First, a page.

Patients' Views of Shared Decision-making and Decisional Conflict in Otolaryngologic Surgery during the COVID-19 Pandemic

Nneoma S. Wamkpah, Sophie P. Gerndt, Dorina Kallogjeri, Jay F. Piccirillo, John J. Chi

Research output: Contribution to journalReview articlepeer-review

8 Scopus citations


Importance: A patient's decision to undergo surgery may be fraught with uncertainty and decisional conflict. The unpredictable nature of the COVID-19 pandemic warrants further study into factors associated with patient decision-making. Objective: To assess decisional conflict and patient-specific concerns for people undergoing otolaryngologic surgery during the pandemic. Design, Setting, Participants: This prospective cross-sectional survey study was conducted via telephone from April 22 to August 31, 2020. English-speaking adults scheduled for surgery from a single academic surgical center were invited to participate. Individuals who were non-English speaking, lacked autonomous medical decision-making capacity, scheduled for emergent surgery, or had a communication disability were excluded. For race and ethnicity reporting, participants were classified dichotomously as White according to the Behavioral Risk Factor Surveillance System from the Centers for Disease Control and Prevention or non-White as a collective term including Black or African American, American Indian or Alaska Native, Asian, or Pacific Islander race and ethnicity. Exposures: The SURE Questionnaire (sure of myself, understand information, risks/benefits ratio, and encouragement) was used to screen for decisional conflict, with a total score greater than or equal to 3 indicating clinically significant decisional conflict. Participants were asked to share their specific concerns about having surgery. Main Outcome and Measures: Decisional conflict and patient demographic data were assessed via bivariate analyses, multivariable logistic regression and conjunctive consolidation. Patient-specific concerns were qualitatively analyzed for summative themes. Results: Of 444 patients screened for eligibility, 182 (40.9%) respondents participated. The median age was 60.5 years (interquartile range, 48-70 years). The racial and ethnic identity of the participants was classified as binary White (84% [153 of 182]) and non-White (16% [29 of 182]). The overall prevalence of decisional conflict was 19% (34 of 182). Decisional conflict was more prevalent among non-White than White participants (proportion difference 18.8%, 95% CI, 0.6%-37.0% and adjusted odds ratio 3.0; 95% CI, 1.2-7.4). Combining information from multiple variables through conjunctive consolidation, the group with the highest rate of decisional conflict was non-White patients with no college education receiving urgent surgery (odds ratio, 10.8; 95% CI, 2.6-45.0). Intraoperative and postoperative concerns were the most common themes expressed by participants. There was a clinically significant difference in the proportion of participants who screened positive for decisional conflict (30%) and expressed postoperative concerns than those who screened negative for decisional conflict (17%) (proportion difference, 13%; 95% CI, 1%-25%). Among patients reporting concerns about COVID-19, most screened positive for decisional conflict. Conclusions and Relevance: Results of this cross-sectional survey study suggest that the COVID-19 pandemic was associated with decisional conflict in patients undergoing otolaryngologic surgery. Consistent discussion of risks and benefits is essential. The role of race and ethnicity in decisional conflict warrants further study..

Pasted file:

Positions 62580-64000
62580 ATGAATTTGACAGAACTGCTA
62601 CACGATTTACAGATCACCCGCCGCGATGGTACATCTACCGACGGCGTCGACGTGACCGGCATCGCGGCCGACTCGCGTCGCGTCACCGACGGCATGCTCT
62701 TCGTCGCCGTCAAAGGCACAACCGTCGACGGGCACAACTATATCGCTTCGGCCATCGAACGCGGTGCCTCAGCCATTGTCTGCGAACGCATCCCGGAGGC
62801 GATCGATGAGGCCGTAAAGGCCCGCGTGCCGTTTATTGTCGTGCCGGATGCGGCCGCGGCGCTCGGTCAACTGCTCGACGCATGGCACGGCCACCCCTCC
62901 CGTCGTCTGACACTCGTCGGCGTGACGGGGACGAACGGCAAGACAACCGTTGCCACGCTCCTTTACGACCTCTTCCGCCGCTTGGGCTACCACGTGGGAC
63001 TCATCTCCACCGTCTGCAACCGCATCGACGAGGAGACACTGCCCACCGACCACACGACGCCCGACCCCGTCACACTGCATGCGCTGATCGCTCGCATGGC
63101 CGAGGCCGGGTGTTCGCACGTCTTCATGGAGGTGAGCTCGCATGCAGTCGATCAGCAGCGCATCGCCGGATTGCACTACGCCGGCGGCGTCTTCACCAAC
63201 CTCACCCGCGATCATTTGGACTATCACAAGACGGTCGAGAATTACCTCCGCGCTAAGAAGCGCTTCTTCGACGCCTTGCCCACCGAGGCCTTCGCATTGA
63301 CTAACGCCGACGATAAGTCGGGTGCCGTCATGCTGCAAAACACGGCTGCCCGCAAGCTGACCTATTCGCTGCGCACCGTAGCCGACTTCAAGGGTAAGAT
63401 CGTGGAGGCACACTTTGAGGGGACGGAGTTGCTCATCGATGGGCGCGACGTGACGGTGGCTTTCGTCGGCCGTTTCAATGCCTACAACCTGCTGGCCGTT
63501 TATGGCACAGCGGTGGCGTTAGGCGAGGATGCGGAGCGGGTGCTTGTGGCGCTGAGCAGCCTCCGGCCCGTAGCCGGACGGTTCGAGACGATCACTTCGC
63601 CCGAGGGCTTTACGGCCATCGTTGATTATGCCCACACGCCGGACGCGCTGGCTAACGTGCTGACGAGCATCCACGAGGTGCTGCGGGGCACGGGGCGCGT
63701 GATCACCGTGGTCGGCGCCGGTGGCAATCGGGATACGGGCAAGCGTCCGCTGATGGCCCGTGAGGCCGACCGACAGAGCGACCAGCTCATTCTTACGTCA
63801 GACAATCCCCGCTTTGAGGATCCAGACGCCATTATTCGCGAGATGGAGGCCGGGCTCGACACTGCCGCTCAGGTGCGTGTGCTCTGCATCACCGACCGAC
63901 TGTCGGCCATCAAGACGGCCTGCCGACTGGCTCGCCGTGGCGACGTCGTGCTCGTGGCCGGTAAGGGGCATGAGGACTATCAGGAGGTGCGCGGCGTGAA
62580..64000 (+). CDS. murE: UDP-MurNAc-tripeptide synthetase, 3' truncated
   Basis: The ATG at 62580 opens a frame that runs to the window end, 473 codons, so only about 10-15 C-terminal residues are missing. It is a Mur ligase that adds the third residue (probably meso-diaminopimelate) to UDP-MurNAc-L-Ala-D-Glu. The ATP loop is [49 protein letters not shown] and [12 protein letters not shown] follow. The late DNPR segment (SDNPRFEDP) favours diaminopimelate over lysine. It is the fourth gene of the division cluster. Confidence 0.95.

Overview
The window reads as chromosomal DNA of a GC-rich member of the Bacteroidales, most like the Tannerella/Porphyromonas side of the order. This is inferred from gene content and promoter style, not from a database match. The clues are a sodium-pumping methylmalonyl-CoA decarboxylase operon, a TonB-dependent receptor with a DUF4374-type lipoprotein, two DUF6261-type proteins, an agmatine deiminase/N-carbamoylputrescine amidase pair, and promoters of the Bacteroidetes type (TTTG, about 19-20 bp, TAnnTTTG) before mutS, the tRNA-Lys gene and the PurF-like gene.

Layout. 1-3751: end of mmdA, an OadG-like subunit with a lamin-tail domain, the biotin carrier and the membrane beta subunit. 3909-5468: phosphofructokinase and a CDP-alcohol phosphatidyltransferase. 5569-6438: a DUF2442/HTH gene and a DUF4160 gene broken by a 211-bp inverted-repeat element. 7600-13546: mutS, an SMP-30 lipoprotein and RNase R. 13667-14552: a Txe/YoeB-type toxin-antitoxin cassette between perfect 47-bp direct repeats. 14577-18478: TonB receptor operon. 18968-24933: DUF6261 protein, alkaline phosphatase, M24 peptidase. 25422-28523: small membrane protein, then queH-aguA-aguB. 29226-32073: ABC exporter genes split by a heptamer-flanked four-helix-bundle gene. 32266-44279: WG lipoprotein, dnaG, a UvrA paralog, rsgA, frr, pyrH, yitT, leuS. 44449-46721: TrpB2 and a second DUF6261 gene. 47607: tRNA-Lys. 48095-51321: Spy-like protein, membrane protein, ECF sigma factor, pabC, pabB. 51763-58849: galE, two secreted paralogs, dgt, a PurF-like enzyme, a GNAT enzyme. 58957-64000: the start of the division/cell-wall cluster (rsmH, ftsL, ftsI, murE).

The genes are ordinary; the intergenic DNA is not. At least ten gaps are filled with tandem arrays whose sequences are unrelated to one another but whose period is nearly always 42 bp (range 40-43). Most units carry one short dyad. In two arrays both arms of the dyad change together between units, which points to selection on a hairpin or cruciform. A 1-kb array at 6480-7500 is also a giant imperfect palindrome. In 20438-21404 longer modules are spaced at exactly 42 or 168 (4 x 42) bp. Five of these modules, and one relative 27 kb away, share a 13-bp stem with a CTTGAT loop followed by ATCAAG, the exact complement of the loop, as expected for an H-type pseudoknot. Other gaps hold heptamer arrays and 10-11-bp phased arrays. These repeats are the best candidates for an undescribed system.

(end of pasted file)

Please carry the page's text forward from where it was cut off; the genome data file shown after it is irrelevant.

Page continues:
Original languageEnglish
Pages (from-to)879-886
Number of pages8
JournalJAMA Otolaryngology - Head and Neck Surgery
Issue number10
StatePublished - Oct 2021


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